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An N-acetyllactosamine-specific lectin, PFA, isolated from a moth (Phalera flavescens), structurally resembles an invertebrate-type lysozyme

Authors
Journal
Insect Biochemistry and Molecular Biology
0965-1748
Publisher
Elsevier
Identifiers
DOI: 10.1016/j.ibmb.2014.09.005
Keywords
  • Lectin
  • Lobster Moth
  • Lysozyme
  • Gene
  • Evolution
Disciplines
  • Biology

Abstract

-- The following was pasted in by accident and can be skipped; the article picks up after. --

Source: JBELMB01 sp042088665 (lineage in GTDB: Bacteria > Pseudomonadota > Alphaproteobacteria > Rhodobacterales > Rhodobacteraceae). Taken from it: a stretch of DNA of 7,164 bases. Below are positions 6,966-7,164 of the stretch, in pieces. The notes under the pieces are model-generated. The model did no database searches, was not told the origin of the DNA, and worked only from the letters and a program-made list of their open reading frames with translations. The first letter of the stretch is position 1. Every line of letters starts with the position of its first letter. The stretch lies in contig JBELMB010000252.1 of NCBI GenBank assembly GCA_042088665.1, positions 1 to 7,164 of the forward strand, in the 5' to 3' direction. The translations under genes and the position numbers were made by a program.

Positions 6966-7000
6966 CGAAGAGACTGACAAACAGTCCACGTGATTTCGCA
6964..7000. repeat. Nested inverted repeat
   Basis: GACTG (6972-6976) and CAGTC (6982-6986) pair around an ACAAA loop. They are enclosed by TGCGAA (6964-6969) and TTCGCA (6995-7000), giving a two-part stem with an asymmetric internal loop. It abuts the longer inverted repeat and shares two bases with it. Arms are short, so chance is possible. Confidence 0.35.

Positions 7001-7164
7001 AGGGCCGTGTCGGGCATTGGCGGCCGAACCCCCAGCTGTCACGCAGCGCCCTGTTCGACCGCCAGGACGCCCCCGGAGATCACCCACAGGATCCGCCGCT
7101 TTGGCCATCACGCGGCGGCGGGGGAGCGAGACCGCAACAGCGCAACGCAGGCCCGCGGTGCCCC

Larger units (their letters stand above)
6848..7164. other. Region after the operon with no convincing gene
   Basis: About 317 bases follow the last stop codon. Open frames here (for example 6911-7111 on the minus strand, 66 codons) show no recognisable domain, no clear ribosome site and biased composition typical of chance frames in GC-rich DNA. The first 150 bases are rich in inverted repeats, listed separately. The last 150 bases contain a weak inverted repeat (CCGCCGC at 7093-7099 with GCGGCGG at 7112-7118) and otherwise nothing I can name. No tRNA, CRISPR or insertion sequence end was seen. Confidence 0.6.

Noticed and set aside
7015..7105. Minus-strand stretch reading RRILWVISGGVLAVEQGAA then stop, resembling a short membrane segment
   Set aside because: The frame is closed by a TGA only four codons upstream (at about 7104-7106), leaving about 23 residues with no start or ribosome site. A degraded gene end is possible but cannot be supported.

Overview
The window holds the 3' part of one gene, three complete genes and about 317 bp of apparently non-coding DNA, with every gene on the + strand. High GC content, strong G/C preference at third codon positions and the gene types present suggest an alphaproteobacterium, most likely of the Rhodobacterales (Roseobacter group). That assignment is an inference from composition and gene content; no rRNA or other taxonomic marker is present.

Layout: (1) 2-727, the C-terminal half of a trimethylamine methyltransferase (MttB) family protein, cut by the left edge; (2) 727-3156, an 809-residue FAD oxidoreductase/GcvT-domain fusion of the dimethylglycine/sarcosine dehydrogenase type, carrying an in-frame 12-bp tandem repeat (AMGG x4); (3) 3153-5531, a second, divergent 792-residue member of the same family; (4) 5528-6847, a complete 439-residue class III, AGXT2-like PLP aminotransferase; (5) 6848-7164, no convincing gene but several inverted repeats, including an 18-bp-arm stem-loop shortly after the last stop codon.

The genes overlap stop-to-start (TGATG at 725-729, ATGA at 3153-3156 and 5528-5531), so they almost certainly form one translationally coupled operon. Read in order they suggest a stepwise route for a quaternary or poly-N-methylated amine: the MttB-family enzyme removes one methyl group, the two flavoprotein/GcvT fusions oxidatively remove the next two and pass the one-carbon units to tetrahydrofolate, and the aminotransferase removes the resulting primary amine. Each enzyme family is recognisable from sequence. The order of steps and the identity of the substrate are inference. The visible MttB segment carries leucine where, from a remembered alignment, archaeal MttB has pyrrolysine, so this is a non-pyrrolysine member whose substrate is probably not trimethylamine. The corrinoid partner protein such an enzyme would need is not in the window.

Abstract PFA (Phalera flavescens agglutinin) lectin purified from larvae of the lobster moth (P. flavescens) shows a strong binding ability specific to the N-acetyllactosamine (Galβ1-4GlcNAc) site. We determined the genomic and cDNA sequences of the PFA gene, which consists of five exons and spans approximately 5 kb of a genomic region. Surprisingly, the amino acid sequence (149 amino acids) was similar to invertebrate-type lysozymes and related proteins. The predicted tertiary structure of the PFA protein was similar to the lysozymes of clams such as the common orient clam (Meretrix lusoria) and Japanese littleneck (Venerupis philippinarum (Tapes japonica)). The PFA, however, lacks a catalytically essential amino acid, an Asp (D), which is one of the two important amino acids (Glu (E) and D) express the function of lysozyme. As a result, lysozyme activity assays indicated that PFA does not have lysozyme activity. Results suggest that the PFA gene evolved from a lysozyme gene through the loss of lysozyme activity sites and the acquisition of lectin activity during evolution of the genus Phalera.

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